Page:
Trucking in Tennessee is Like Music to Your Ears

From Nashville’s Grand Ole Opry to Elvis Presley’s home called Graceland, Tennessee knows exactly how to reel in tourists.3 There are also entertainment facilities, campgrounds, riding stables, and amusement parks that serve millions annually.

But these aren’t the only gems Tennessee has to offer. Trucking in the state is just as mesmerizing as the soulful sounds, and sensual sights tourists flock to see. It’s a place that truckers find entertaining, beautiful, and highly accessible via the roadways.


Until about 1940, Tennessee’s economy was predominantly agricultural. Top cash products were cotton, tobacco, and livestock. These products are still a foundation for truckers as they haul them through and across state lines. Since the mid-20th century, Tennessee’s economy has grown mainly in the service sector. However, manufacturing picks up the slack for trucker loads and is a significant contributor to Tennessee’s GDP.

Some major products manufactured in the state include:

  • Computers
  • Electronics
  • Transportation equipment,
  • Foods, beverages, and tobacco
  • Chemicals, and
  • Metal products


Tennessee is bordered by eight states, granting a lot of access points, highways, and roadways. The network of interstate highways and urban beltways facilitates travel between and around major cities.10 There are approximately 203,850 lane miles of roadway in Tennessee.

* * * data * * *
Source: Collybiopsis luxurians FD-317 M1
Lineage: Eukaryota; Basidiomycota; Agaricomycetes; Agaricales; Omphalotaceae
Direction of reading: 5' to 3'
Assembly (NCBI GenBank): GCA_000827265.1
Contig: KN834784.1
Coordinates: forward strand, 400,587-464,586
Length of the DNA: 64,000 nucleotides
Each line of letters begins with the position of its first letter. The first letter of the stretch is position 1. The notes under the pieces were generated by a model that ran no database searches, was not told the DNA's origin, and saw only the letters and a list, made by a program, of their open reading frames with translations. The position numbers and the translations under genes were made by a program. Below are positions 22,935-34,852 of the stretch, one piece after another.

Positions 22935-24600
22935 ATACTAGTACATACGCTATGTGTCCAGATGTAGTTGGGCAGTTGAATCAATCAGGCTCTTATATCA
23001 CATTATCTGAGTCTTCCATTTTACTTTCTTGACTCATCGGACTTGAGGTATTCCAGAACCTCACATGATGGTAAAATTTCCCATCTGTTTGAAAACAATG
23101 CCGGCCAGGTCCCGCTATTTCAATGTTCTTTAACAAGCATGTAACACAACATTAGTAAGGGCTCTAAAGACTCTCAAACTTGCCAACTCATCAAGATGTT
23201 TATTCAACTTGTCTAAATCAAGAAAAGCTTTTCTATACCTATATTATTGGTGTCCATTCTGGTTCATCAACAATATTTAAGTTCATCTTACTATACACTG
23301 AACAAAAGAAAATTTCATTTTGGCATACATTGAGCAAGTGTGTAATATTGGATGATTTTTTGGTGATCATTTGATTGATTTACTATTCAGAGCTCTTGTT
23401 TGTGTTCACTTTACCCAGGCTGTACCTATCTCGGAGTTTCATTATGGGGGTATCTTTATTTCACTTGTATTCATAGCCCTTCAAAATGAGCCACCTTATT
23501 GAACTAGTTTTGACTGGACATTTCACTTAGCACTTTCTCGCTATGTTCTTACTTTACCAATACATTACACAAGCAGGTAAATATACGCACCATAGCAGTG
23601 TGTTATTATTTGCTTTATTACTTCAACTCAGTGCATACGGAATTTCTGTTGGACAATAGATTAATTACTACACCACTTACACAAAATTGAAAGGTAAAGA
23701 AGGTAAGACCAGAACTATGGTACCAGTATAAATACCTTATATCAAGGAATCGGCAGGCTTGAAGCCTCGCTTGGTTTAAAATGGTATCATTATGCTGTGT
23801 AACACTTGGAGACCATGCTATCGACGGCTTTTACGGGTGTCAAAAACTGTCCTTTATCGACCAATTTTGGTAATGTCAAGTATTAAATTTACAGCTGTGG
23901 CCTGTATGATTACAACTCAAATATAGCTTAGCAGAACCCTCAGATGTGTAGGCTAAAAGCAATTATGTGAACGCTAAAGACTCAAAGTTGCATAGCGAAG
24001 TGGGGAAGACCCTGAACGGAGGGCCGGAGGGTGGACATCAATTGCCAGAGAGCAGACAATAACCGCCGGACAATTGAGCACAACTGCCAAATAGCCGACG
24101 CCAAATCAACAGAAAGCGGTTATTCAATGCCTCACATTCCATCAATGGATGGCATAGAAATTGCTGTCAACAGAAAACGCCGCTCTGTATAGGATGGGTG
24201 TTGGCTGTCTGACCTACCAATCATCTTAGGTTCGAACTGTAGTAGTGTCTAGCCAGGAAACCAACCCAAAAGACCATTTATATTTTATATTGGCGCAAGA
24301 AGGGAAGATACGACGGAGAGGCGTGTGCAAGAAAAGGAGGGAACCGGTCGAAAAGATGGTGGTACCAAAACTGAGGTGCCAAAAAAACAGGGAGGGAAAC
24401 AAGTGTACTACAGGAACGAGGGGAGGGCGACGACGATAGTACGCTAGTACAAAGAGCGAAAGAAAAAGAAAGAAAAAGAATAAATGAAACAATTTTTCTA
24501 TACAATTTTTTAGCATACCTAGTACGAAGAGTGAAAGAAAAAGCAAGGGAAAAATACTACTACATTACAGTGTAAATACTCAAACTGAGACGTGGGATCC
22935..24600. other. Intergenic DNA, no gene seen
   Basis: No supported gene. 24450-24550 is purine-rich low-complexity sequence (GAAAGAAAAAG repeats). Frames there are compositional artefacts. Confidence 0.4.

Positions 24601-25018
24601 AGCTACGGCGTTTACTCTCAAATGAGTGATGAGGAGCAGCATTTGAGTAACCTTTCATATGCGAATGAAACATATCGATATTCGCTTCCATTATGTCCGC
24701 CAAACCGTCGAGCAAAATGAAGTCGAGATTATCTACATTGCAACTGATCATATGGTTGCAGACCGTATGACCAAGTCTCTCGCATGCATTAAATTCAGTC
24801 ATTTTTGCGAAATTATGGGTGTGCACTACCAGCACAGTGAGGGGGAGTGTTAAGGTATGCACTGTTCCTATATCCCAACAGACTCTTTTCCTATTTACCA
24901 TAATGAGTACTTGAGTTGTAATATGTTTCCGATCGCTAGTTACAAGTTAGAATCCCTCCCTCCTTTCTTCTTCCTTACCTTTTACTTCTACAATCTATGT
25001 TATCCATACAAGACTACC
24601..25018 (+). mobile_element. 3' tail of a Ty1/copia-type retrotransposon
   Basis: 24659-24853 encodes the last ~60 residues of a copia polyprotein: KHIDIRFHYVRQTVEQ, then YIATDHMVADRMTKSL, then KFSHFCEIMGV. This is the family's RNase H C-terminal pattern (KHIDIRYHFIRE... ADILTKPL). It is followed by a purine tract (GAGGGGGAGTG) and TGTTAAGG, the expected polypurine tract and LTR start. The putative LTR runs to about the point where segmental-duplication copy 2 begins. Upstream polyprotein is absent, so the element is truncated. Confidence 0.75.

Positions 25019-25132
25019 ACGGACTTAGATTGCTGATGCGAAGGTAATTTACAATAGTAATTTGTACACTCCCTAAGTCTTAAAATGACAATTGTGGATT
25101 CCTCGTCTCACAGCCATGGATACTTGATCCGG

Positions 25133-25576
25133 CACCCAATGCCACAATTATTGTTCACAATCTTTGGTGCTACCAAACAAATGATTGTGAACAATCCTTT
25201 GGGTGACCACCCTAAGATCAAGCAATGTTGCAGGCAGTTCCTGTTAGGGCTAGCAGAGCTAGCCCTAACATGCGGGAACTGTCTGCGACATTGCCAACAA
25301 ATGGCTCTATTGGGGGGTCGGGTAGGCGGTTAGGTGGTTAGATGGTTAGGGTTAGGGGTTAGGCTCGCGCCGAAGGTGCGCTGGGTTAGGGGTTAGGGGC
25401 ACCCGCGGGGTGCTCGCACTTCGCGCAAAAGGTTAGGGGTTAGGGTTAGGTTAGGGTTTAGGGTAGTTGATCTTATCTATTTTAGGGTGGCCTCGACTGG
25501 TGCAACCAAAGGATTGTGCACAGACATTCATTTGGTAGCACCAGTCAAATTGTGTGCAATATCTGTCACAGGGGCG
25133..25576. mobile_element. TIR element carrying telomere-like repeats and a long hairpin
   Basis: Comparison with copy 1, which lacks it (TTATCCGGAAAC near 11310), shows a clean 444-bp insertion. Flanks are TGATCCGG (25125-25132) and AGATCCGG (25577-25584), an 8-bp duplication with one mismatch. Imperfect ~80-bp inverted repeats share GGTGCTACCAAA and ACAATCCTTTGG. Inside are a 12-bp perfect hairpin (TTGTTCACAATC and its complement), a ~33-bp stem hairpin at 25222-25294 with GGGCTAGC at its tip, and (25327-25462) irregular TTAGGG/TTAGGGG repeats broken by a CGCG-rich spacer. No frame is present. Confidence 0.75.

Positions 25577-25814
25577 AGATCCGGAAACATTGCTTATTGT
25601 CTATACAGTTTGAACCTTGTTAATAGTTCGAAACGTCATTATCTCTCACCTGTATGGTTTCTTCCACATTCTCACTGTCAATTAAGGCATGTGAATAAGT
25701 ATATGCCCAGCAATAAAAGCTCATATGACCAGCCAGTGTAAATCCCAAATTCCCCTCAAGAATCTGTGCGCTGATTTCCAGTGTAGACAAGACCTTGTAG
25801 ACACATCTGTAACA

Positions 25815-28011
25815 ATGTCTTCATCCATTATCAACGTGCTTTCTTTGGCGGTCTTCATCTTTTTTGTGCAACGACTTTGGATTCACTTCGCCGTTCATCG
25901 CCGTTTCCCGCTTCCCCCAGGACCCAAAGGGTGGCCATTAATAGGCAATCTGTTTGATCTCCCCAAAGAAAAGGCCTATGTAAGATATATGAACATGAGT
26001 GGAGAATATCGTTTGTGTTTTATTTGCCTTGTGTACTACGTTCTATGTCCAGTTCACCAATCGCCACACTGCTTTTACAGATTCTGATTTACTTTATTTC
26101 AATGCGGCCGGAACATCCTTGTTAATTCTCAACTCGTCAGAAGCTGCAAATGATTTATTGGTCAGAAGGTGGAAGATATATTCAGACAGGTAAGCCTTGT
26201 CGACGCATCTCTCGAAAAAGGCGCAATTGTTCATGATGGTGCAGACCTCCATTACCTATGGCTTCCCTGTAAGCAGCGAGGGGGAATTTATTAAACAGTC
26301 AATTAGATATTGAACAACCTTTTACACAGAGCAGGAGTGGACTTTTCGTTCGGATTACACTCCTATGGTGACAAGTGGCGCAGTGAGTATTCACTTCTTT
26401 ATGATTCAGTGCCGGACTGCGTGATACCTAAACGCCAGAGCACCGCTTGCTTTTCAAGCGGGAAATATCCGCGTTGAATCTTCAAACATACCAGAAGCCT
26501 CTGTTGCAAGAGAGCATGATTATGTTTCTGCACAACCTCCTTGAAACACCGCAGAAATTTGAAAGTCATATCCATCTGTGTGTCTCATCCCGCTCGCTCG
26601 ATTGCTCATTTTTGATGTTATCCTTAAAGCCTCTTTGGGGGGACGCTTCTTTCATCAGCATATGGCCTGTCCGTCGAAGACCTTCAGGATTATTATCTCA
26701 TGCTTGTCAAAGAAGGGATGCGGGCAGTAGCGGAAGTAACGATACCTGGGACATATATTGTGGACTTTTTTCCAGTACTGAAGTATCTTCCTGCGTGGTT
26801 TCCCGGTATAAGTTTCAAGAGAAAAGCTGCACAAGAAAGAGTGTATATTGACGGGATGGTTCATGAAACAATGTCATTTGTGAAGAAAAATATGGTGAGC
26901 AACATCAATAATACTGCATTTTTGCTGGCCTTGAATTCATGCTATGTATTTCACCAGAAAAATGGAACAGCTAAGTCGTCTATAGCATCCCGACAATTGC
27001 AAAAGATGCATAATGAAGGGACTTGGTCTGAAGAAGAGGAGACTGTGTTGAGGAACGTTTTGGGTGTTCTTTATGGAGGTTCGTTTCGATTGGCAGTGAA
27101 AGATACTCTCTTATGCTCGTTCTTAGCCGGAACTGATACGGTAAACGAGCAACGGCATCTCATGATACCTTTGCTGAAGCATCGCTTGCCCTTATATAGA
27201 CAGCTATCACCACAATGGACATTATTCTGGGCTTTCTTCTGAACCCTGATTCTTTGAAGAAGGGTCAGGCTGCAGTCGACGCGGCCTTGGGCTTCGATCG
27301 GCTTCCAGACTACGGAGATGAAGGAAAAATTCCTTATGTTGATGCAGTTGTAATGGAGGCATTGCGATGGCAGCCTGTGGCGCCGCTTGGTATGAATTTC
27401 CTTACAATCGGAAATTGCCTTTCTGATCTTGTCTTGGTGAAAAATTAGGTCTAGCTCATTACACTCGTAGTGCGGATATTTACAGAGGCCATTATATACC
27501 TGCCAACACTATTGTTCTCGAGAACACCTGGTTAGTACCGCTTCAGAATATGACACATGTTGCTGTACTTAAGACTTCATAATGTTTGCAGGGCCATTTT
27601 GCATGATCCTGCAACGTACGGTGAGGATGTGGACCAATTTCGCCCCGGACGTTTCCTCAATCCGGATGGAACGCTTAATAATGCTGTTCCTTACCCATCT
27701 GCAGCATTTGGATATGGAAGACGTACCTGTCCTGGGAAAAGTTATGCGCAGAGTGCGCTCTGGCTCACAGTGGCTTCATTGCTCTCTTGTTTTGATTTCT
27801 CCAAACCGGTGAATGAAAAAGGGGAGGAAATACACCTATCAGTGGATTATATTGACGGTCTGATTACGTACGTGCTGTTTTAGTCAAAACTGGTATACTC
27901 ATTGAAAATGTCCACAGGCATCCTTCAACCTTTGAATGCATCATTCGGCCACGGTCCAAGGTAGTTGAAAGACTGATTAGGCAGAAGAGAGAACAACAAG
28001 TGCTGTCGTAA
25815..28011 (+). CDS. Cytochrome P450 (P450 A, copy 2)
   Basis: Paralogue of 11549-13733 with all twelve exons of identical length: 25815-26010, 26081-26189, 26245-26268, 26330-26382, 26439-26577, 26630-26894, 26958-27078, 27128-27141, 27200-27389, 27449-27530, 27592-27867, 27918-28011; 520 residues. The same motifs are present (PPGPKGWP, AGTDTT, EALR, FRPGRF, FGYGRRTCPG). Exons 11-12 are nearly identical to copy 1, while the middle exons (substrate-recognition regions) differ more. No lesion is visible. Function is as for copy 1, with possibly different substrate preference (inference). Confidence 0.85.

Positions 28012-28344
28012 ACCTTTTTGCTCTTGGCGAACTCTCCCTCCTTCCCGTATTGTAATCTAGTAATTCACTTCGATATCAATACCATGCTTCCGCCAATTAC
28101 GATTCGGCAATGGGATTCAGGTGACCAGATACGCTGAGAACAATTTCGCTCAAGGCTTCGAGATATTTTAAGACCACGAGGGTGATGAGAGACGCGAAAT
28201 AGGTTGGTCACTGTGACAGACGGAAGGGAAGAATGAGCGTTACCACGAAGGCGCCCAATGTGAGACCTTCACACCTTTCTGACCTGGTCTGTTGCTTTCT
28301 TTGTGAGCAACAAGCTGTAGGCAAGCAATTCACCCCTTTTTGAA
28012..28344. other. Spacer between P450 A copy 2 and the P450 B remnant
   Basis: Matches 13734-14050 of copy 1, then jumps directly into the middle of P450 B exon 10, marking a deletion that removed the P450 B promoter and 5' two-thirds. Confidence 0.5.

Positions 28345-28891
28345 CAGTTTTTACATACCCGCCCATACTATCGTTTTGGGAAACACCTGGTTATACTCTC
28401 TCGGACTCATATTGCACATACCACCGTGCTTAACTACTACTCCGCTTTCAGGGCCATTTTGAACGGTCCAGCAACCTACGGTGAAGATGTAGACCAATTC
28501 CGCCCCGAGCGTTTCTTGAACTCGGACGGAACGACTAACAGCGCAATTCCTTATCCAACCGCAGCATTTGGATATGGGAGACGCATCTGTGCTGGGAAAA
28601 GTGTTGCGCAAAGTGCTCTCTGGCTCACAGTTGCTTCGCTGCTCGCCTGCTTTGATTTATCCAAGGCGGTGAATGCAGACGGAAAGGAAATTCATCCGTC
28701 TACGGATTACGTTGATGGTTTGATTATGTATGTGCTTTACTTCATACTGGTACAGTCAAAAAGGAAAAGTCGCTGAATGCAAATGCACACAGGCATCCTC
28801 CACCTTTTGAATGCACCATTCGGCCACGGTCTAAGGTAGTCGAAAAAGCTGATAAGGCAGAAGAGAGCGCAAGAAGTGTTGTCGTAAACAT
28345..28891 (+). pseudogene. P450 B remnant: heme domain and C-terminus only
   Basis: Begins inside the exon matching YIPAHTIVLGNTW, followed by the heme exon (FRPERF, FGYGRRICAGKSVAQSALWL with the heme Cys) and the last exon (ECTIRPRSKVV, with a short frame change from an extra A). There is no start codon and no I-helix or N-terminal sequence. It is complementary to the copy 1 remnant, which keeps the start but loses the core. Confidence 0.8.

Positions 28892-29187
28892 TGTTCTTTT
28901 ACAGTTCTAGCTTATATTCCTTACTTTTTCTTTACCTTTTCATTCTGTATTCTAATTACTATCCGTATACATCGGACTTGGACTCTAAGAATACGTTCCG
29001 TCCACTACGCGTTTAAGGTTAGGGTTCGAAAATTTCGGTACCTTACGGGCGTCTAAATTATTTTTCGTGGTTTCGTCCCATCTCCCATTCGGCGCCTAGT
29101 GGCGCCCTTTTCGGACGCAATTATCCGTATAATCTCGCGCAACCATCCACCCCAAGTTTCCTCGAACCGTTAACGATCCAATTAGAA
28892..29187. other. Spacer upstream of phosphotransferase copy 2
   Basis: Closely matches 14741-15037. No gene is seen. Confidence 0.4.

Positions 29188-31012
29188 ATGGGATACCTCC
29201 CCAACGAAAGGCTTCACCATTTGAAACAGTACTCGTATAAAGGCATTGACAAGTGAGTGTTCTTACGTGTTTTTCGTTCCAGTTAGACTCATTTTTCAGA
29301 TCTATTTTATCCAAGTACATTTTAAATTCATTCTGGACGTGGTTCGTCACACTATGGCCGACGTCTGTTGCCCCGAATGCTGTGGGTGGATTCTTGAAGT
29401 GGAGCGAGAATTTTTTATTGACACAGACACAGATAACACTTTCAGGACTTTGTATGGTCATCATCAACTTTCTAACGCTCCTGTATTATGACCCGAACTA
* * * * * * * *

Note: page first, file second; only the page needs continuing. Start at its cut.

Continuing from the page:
Tennessee Trucking Association (TTA) encourages the healthy growth and betterment of the trucking industry statewide.

The association’s mission is “To serve motor carriers with excellence and integrity while advancing highway safety.”

A few association membership benefits include:

  • Access to special events
  • Representation for regulatory issues, and
  • Money-saving programs

Work and Wages

Overall, truckers generate about $650 billion a year or about 5 percent of the American GDP.

There are more than 9 million American jobs in the trucking industry and about 15.5 million trucks operating on US roads and highways.

The BLS reports 2020 national pay estimates for Heavy and Tractor-Trailer Truck Drivers at $47,130 per year ($22.66 per hour).

Nationally, 2,029,900 drivers were employed in the occupation in 2019. Projections show an increase of 30,600 additional jobs from 2019 to 2029.


The Safety Management Council (SMC) was developed to promote methods and materials for improved safety in commercial motor vehicle transportation.

The Tennessee Trucking Association Safety Management Council consists of company safety and risk management personnel, industry vendors, and law enforcement officials.